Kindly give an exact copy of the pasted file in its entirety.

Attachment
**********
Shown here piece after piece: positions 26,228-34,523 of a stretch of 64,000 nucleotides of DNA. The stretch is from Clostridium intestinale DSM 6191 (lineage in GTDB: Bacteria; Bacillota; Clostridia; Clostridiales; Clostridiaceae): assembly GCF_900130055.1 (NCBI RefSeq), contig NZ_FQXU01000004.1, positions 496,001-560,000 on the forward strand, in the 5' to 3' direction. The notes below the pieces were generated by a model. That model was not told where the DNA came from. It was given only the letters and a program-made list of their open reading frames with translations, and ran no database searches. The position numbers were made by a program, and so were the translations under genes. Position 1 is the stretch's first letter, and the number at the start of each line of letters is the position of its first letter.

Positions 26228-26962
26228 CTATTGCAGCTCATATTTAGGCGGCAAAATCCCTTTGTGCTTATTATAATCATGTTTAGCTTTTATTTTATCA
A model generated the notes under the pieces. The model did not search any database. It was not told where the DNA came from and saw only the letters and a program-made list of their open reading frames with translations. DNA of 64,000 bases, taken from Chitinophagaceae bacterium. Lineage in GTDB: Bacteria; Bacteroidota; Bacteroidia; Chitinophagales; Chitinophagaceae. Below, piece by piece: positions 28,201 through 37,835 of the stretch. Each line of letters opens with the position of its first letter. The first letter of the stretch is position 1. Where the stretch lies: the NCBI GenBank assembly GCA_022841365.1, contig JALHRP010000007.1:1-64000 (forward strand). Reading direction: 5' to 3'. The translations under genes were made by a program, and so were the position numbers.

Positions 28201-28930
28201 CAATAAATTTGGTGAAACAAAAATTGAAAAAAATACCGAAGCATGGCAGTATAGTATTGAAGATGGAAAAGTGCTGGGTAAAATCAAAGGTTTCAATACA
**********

Shown here piece after piece: positions 26,228-34,523 of a stretch of 64,000 nucleotides of DNA. The stretch is from Clostridium intestinale DSM 6191 (lineage in GTDB: Bacteria; Bacillota; Clostridia; Clostridiales; Clostridiaceae): assembly GCF_900130055.1 (NCBI RefSeq), contig NZ_FQXU01000004.1, positions 496,001-560,000 on the forward strand, in the 5' to 3' direction. The notes below the pieces were generated by a model. That model was not told where the DNA came from. It was given only the letters and a program-made list of their open reading frames with translations, and ran no database searches. The position numbers were made by a program, and so were the translations under genes. Position 1 is the stretch's first letter, and the number at the start of each line of letters is the position of its first letter.

Positions 26228-26962
26228 CTATTGCAGCTCATATTTAGGCGGCAAAATCCCTTTGTGCTTATTATAATCATGTTTAGCTTTTATTTTATCA
A model generated the notes under the pieces. The model did not search any database. It was not told where the DNA came from and saw only the letters and a program-made list of their open reading frames with translations. DNA of 64,000 bases, taken from Chitinophagaceae bacterium. Lineage in GTDB: Bacteria; Bacteroidota; Bacteroidia; Chitinophagales; Chitinophagaceae. Below, piece by piece: positions 28,201 through 37,835 of the stretch. Each line of letters opens with the position of its first letter. The first letter of the stretch is position 1. Where the stretch lies: the NCBI GenBank assembly GCA_022841365.1, contig JALHRP010000007.1:1-64000 (forward strand). Reading direction: 5' to 3'. The translations under genes were made by a program, and so were the position numbers.

Positions 28201-28930
28201 CAATAAATTTGGTGAAACAAAAATTGAAAAAAATACCGAAGCATGGCAGTATAGTATTGAAGATGGAAAAGTGCTGGGTAAAATCAAAGGTTTCAATACA